EY5

“Don’t allow our doubts of today limit our tomorrow.” -Franklin D. Roosevelt

Rise and Shine

The Abandoned Eastern State Penitentiary

Written by: Wilk

Photographs by: Lassie

I’m going to start this piece off with a bang. Full disclosure right out of the gate: this place is NOT technically abandoned. This is a tourist attraction. It’s more or less a museum. You have to pay admission to get in. There are guided tours. There’s a bloody gift shop. BUT…I still think this place is pretty cool. Bear with me, even just for a second. It fits right in with the rising trend of “Arrested Decay,” or a “Preserved Ruin.” Abandoned places such as Eastern State Penitentiary find new life and provide sustenance to their communities through this new endeavor. Former abandoned places are provided with just enough support to keep from falling into complete disrepair. Think about what it would cost to demolish a place like this. But instead, with minimal investment, it becomes a place that entertains and educates anyone wishing to come see it. If this doesn’t interest you, I can completely respect any readers wishing to discontinue here. This obviously isn’t going to be everyone’s cup of tea. But for those of you still with me, let’s get on with the tour.

As aforementioned, this is Philadelphia’s colossal Eastern State Penitentiary. Once one of the largest and most ambitious correctional facilities in American history, this place has truly become a legend. First built in 1829, the prison housed some of America’s most feared criminals: including legendary Chicago Kingpin Al Capone. The prison caught attention for it’s massive size and unique architectural design, which featured seven cell blocks intersecting at a central hub. Men, women, and even a few children were held here. With large cells designed for “self reflection” during incarceration, the facility was eventually plagued by overcrowding during the early 20th century. Being forced to house more than expected, along with it’s archaic design, eventually forced the prison to close it’s doors for good in 1971. And there it sat for many years, even after being registered as a National Historic Landmark. Empty. Abandoned. Rotting. But during the 1980’s, a movement began to restore the prison to it’s former glory. Not as prison. But much like Alcatraz before it: as a tourist attraction.

During the waning days of Spring 2019, we found ourselves down in Philadelphia for the weekend. This year alone, we’ve covered places in New York, Boston, and now the City of Brotherly Love. Cool for us, I guess. Anyway, I had heard of Eastern State Penitentiary many times before on the Discovery Channel series Mysteries of the Abandoned (which I highly recommend to anyone on here.) Given the fact that the facility is right smack in the middle of the city, we decided to plan a visit. Luckily, we had absolutely beautiful weather for our trip. After a short Uber ride, we arrived at the gates of the prison. It really does stand out A LOT from the rest of the city. It’s like you’re rolling down a typical city street, and then bam. There it is. A giant stone fortress nestled amongst the casual restaurants and bodegas. The windows of the guard towers have been smashed. The old grey ramparts give this place an almost medieval feel. And the prison itself casts a giant shadow over her host city. Passing through the great stone gates is like walking into another world.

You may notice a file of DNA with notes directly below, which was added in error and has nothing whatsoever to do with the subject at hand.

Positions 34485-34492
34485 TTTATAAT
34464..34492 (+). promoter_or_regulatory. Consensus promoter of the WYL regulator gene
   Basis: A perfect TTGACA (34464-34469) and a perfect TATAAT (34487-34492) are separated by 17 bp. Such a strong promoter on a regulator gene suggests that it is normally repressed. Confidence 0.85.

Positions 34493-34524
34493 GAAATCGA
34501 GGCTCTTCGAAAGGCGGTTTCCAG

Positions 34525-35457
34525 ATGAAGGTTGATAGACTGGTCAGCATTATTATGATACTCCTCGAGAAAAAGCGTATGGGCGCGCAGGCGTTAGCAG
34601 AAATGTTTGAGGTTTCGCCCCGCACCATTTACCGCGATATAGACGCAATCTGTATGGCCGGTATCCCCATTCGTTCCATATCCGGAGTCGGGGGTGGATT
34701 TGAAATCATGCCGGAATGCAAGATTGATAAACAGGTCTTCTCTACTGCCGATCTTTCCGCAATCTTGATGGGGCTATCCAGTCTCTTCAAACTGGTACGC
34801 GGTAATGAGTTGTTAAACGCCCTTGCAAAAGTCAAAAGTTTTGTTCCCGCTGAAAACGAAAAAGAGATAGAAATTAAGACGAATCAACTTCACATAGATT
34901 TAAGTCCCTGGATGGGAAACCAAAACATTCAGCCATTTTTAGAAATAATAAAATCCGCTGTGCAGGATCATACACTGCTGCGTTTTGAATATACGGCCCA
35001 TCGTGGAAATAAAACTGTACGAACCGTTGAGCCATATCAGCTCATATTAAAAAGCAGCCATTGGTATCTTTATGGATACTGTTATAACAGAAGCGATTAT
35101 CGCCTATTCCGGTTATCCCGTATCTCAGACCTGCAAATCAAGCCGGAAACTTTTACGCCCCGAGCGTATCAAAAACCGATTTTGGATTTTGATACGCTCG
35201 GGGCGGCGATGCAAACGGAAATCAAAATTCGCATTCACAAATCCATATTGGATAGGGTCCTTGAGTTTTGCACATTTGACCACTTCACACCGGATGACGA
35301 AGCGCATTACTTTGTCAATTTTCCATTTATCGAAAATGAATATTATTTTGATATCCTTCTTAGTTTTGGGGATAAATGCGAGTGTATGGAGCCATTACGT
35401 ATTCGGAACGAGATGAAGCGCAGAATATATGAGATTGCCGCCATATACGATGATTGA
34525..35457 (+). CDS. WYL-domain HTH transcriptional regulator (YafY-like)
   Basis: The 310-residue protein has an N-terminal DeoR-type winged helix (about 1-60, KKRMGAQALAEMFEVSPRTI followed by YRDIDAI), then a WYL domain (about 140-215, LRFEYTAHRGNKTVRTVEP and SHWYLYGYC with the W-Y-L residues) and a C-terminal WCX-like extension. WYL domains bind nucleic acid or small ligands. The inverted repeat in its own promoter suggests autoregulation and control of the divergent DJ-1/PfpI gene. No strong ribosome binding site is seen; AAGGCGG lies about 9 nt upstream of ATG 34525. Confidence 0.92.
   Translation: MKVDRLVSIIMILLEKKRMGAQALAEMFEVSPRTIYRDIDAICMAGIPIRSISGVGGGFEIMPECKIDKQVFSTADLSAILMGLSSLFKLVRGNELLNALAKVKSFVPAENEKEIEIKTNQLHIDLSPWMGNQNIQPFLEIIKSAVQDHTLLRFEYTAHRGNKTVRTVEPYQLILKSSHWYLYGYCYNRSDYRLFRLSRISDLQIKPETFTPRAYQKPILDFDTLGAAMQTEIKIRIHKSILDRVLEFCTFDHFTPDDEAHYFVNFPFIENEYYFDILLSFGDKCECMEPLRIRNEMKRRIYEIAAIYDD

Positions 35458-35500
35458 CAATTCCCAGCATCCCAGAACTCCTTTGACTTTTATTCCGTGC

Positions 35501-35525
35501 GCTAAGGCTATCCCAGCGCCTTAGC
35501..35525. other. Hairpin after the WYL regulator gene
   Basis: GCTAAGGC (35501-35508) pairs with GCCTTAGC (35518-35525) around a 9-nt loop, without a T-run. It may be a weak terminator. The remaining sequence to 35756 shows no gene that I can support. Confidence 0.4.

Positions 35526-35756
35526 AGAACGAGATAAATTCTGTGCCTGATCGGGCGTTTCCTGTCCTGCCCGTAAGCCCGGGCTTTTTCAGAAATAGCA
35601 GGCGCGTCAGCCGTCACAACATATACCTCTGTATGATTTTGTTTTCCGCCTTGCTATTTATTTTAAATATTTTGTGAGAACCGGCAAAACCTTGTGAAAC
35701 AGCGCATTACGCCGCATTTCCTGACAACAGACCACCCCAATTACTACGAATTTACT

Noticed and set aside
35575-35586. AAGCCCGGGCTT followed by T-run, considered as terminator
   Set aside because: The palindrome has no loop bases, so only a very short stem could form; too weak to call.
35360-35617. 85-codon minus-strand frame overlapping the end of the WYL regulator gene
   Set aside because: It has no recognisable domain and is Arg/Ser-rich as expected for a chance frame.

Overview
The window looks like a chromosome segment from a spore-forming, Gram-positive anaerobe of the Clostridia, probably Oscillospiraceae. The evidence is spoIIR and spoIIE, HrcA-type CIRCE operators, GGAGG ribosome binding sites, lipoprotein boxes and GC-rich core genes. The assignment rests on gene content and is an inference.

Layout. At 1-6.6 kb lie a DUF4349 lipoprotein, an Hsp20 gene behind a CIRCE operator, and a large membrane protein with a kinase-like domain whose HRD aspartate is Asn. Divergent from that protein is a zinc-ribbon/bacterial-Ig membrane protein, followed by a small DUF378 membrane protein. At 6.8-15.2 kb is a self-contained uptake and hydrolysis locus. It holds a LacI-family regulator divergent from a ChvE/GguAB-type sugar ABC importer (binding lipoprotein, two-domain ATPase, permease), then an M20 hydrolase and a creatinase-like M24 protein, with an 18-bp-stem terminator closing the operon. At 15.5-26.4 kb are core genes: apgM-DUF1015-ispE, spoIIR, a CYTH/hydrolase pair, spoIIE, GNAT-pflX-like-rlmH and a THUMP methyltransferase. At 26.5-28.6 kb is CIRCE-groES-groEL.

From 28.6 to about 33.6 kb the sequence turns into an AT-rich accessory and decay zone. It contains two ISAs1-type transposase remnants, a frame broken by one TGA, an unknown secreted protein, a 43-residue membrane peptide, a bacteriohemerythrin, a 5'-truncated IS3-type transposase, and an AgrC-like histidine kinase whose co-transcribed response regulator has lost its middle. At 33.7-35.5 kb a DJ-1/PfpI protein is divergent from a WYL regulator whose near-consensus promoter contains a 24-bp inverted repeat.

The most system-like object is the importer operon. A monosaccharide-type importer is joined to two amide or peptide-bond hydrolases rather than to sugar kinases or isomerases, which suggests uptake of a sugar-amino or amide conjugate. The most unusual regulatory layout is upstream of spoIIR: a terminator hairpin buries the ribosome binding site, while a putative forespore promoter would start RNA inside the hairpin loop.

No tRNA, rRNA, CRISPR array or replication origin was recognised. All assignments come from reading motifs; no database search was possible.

The prison is open to both guided and self-guided tours, with little headsets. We, of course, chose the self-guided tour. I, of course, did not grab a headset. It just feels too touristy to me. There were only a few people here during our visit. Straight off the bat, you can tell which areas of the prison are “staged” and which areas aren’t. For example, many of the cells contain a few props and set pieces to give off the creepy vibe to visitors. It’s all in good fun, but some are really blatant about it. Some, however, are actually very creepy. But these are the areas that are more cut off from the rest of the prison. If you follow the right paths, you can see the much darker and quieter corners of the monstrous facility. You honestly have to work a little harder to get away from the crowds in order to really enjoy this place. If you’re like us, that is. Places like Death Row, the Hospital Wing, and the basement had no visitors to them. And these were the areas that clearly haven’t gotten any support or upkeep. But that’s what makes them the best parts. They feel like an actual abandoned place, as opposed to part of a “preserved ruin.”

All in all, I almost kind of feel like a cheat writing about this place for our site. But at the same time, I kind of don’t. It’s our first real exploration outside of the New England/New York area. Plus, if the Discovery Channel can cover it for their show, I don’t see why we can’t as well. It may come off at times as a real tourist attraction, but is that such a bad thing? As opposed to being left to rot, this place now educates and entertains all who pass through her doors. Plus parts of Eastern State Penitentiary are absolutely chilling. Old cell blocks. Broken down barber chairs. That classic abandoned place smell (you know what I’m talking about). This place had it all. You just had to look a little harder for it. When you peel back some of the artsy and touristy stuff plastered all over this old facility, you realize just how terrifying it once was to the men and women who were housed here years ago. The lights may be back on in this place. But the shadows and the ghosts of days long since passed still haunt this hollowed ground.

ESP2

If you are at all interested in visiting Eastern State Peniteniary, please check out their official website herehttp://www.easternstate.org